Mom and Dad Disagree About Child Discipline

How can my wife and I come to an agreement about child discipline? I've tried to teach my son a strong sense of discipline, but my wife often disagrees with my approach and methods. She says I'm "too hard on the boy." As you can imagine, this can sometimes become a sore spot in our marriage. How can I fulfill what I believe to be my obligations as a father while still honoring my wife and respecting her perspective?

This would be an interesting and important question if for no other reason than that it demonstrates how the intrinsic differences between men and women show up in almost every area of life. Every individual is unique, of course, but fathers and mothers do tend to display two distinct styles of parenting – the male and the female. This can sometimes lead to conflicts and disagreements between husband and wife, as in your situation. But on the whole it’s a good thing. As a matter of fact, it’s part of God’s plan for building healthy checks and balances into His design for the family.

It’s significant that these differences find expression even in an age of freestyle gender-bending and the proliferation of “non-traditional” families. A national newspaper recently published an article profiling an experimental parenting co-op consisting of four homosexual adults: two lesbians, their sperm-donor friend, and his gay partner. Author Glenn Stanton comments in his article “Why Dads Matter” (The Plough Quarterly, Winter 2015):

The foursome had one child and were expecting another. The interviewing journalist asked them whether, given their unique parenting arrangement, they ever had conflicts on how to raise the three-year-old child. The sperm-donor father spoke up, saying he believed the biological mother had a tendency to pamper the little boy too much. “When he falls down,” he explained, “she wants to rush over and make sure he is okay. I know he will be fine.” He wanted his boy to learn to trust in his own ability to solve his own problems – a crucial part of growing up. Like most dads, he was not as inclined as mom to provide an immediate answer, preferring to hold back and let the child figure it out.

As Stanton observes, this dad is living proof that a distinctive fathering nature still exists “regardless of any attempt to transcend seemingly old-fashioned male and female roles.”

As this anecdote illustrates, mothers and fathers tend to approach the challenges of child-rearing differently. Generally speaking, men are more black¬-and-white and rule-oriented in the way they handle discipline. More often than not, they adopt the modus operandi of a policeman in dealing with misbehavior. Mothers, on the other hand, are more likely to take extenuating circumstances into consideration and adapt their correctional measures to the situation at hand – to say, for instance, “Johnny’s over-tired tonight, so we can overlook his crankiness this time around.” Moms have a tendency to coddle and protect their youngsters. They see the rest of the world in terms of their children. Dads, by way of contrast, see their children in the context of the world and try to prepare them to face the challenges of real life. Like the father in the newspaper article mentioned above, they’re more inclined to let a child fail or fall down in hopes that he’ll learn something useful from the experience.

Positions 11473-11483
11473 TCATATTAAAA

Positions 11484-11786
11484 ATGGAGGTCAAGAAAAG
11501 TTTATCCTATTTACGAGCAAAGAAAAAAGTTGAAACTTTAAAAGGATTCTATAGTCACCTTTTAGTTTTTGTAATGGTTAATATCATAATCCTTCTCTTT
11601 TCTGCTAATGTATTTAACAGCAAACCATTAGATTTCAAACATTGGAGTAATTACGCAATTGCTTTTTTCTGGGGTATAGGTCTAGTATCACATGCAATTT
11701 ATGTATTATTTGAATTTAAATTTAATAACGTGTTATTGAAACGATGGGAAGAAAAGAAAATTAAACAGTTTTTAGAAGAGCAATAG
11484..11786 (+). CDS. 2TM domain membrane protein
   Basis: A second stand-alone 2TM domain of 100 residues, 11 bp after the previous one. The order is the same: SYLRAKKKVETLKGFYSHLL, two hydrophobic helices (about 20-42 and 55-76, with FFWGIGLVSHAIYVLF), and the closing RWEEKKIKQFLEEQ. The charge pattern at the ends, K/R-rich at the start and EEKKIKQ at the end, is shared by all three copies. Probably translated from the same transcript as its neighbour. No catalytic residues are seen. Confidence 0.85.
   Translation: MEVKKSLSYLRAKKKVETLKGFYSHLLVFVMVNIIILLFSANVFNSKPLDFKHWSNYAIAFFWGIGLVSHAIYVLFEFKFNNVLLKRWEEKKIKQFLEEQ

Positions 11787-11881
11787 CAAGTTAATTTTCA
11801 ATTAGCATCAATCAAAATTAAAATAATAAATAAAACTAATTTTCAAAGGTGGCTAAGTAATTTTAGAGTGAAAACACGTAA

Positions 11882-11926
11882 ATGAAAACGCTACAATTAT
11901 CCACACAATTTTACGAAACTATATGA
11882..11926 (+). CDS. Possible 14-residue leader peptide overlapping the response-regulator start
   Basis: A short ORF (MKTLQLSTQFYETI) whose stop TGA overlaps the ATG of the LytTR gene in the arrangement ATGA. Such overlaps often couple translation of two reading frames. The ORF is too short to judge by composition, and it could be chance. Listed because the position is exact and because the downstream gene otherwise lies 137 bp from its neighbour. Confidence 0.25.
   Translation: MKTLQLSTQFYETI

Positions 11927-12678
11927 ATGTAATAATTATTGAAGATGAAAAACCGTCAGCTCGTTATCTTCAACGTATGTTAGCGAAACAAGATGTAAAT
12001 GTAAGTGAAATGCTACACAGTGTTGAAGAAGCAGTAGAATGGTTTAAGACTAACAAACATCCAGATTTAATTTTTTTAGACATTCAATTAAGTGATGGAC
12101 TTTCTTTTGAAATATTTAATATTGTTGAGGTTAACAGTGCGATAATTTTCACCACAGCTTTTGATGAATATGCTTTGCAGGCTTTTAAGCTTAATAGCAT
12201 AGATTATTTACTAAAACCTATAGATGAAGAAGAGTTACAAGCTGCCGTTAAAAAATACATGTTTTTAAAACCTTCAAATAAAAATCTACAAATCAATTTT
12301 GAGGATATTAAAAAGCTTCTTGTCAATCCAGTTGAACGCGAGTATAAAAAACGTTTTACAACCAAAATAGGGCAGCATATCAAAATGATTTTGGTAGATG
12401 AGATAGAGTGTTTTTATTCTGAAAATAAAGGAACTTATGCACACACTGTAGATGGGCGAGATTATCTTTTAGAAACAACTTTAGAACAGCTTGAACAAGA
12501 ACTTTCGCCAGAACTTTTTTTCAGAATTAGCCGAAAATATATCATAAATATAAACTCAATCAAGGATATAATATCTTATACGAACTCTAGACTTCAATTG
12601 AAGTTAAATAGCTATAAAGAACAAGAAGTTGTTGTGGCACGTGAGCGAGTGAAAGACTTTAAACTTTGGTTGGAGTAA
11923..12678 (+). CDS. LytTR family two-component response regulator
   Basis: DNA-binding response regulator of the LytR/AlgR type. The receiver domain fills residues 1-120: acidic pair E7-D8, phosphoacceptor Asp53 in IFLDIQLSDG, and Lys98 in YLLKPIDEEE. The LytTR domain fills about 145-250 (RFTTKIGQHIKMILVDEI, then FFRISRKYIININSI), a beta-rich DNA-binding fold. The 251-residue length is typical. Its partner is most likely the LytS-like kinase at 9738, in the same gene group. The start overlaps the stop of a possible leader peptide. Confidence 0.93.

The key to keeping the peace between Mom and Dad is to recognize these differences for what they are and find a way to blend and balance them for the good of the whole household. As we’ve already indicated, this is exactly how God intended the system to work. It’s as if He has built the principles of law and grace into the very fabric and structure of family life. Fathers uphold the absolute standard of right and wrong. Mothers offer forgiveness and mercy. Both are right and necessary, because both reflect crucial aspects of God’s nature. At the same time, both can lead to negative excesses if each isn’t tempered by the other. There’s a time for Mom to let her child suffer the consequences of bad behavior no matter how much it hurts. There’s also a time for Dad to “give the kid a break” no matter how unjust it may seem. That’s why God’s original plan for the family included two parents, one representative of each sex. With that in mind, we recommend that mothers and fathers work together, consult with one another, respect their differences, and do everything they can to fashion a balanced approach to child discipline that includes elements of both the male and female style.

Here at Focus on the Family we have a staff of trained family therapists available to provide you with sound advice and practical assistance over the phone. If you’d like to discuss your situation with one of them, call us for a free consultation.


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